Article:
Did you know: The world’s only alpine parrot, the kea is renowned for its intelligent and inquisitive nature. Kea nest on the ground, and monitoring indicates up to 60% of nests can be attacked by predators during breeding. ~ Bernard

Saturday, April 1, 2017

April Fool's Day

Fool me once
That’s on me
Fool me twice
Well… that’s on me too!


Photo Credit

Friday, March 31, 2017

Blue Morpho 2

Blue Morpho. (2)

Irradiated blue
Glows in darkest night
Lights a soulful path

Thursday, March 30, 2017

Chinese Holiday

On special days
Dragons roam the streets
Keep your mask on

Kandal Province 2012 ~ Karl

Wednesday, March 29, 2017

Skagway 38

Skagway (38)

A desire

A stream
A pan

Tuesday, March 28, 2017

Silver Eye

Silver eye.

Paint box of feathers
Subtle and bright
On this flying easel

The silvereye or wax-eye (Zosterops lateralis) is a very small omnivorous passerine bird of the south-west pacific. In Australia and New Zealand its common name is sometimes shortened to white-eye, but this name is more commonly used to refer to all members of the genus Zosterops, or the entire family Zosteropidae.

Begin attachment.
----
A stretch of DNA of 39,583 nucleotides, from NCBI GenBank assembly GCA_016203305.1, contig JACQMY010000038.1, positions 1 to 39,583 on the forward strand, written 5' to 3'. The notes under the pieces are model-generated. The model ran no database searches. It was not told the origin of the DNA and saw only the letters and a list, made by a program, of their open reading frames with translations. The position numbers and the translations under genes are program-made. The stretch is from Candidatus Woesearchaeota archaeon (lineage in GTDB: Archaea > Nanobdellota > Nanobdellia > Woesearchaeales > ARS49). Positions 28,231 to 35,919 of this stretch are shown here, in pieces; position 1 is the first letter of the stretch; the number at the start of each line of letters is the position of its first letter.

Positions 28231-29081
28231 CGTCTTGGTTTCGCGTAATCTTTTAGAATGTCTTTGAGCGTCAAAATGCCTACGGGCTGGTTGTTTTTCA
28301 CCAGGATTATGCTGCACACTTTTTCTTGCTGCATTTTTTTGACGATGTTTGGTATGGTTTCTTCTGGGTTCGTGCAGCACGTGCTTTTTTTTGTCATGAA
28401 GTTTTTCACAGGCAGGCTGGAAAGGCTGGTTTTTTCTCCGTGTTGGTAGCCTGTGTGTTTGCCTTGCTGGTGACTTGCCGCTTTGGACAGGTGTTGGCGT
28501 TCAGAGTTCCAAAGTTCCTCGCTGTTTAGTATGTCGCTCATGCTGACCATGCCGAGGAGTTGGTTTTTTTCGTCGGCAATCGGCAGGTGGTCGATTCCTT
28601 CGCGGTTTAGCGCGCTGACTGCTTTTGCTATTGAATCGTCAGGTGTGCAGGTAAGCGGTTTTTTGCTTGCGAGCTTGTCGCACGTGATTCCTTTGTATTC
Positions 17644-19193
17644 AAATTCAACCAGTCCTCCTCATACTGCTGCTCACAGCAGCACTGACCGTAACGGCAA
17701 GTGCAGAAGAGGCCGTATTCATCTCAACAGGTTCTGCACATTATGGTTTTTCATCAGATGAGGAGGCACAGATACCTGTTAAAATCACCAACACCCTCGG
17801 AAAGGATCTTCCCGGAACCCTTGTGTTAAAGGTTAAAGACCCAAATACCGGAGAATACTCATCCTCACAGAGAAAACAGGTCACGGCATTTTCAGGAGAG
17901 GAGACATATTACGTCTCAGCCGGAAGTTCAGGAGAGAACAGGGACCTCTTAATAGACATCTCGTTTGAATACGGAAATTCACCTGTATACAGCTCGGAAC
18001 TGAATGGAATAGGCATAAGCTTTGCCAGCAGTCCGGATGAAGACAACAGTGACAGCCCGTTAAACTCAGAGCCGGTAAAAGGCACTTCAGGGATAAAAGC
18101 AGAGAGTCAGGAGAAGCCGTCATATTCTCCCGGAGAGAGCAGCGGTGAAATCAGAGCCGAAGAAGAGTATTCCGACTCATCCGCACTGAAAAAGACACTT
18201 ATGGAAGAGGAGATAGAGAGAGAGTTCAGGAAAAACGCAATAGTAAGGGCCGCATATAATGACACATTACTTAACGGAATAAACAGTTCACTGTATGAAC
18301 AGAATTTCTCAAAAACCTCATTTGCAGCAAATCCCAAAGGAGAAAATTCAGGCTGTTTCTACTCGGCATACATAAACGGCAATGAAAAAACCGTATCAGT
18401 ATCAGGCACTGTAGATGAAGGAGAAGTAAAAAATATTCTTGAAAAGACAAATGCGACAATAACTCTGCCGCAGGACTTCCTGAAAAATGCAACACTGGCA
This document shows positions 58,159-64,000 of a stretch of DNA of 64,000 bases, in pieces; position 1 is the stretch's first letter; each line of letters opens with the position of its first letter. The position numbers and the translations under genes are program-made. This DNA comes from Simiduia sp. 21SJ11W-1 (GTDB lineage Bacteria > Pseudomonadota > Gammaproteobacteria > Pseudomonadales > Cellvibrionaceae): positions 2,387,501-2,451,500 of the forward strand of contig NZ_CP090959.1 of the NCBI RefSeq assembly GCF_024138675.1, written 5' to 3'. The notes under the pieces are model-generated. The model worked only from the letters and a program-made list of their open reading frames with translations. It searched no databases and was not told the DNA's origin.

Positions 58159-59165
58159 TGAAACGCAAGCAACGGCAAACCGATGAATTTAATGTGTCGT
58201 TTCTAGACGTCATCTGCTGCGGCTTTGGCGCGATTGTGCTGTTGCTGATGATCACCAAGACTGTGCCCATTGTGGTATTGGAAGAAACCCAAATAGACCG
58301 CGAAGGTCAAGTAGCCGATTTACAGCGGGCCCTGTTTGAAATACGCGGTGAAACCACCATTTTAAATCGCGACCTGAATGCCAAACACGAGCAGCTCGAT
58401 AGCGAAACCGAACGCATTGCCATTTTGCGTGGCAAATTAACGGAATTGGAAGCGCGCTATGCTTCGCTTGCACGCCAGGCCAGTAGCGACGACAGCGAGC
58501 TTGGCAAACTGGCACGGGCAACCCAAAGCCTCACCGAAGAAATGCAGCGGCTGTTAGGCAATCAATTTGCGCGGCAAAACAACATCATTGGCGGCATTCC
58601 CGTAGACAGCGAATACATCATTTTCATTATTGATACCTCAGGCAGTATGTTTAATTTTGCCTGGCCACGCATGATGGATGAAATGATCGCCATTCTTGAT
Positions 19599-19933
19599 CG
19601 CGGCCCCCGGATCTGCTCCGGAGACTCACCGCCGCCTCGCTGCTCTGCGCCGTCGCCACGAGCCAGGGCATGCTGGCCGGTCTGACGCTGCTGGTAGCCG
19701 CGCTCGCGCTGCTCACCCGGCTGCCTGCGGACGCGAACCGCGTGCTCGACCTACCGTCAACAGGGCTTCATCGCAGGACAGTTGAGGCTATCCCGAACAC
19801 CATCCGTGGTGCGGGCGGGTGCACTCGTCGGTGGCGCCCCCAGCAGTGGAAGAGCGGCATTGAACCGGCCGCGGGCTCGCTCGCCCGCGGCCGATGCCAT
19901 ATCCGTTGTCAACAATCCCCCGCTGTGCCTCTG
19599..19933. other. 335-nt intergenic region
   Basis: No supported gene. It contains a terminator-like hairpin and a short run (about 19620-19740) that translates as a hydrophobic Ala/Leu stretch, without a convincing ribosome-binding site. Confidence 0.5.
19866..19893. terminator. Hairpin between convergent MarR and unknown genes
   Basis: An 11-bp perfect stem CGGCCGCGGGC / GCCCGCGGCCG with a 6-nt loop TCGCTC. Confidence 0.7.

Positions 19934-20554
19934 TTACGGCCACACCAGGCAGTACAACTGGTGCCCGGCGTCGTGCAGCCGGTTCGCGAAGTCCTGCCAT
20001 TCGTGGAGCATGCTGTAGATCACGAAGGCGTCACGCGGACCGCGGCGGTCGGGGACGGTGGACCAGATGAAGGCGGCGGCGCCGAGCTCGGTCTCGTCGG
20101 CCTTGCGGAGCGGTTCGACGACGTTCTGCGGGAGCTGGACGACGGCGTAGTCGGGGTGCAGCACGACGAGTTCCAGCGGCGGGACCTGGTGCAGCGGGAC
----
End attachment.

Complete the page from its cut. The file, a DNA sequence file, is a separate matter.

In New Zealand, the silvereye was first recorded in 1832. It arrived in greater numbers in 1856, and it is assumed that a migrating flock was swept eastwards by a storm.\ As an apparently self-introduced bird it is protected as a native New Zealand species ~ Bernard

Monday, March 27, 2017

Apollo Bay 2

Apollo Bay Vic Australia (2)

The water is calm
As is the land
The sky however…

Sunday, March 26, 2017

Blue Morph

Blur Morph Under side

An exquisite fan
Fit for the opera
On hot, steamy evenings

Under side ~ Bernard

Saturday, March 25, 2017

Phnom Penh

A myriad of cables
Stream energy and talk
Near and wide

(Lighting and Power) ~ Karl

Friday, March 24, 2017

Skagway 39

Skagway (39)

Neat, trim, orderly
Train has come to a stop
Before disaster

Thursday, March 23, 2017

White Heron

White heron. FZ200

A white sport coat
No pink carnation
Let the music begin

A Rare Bird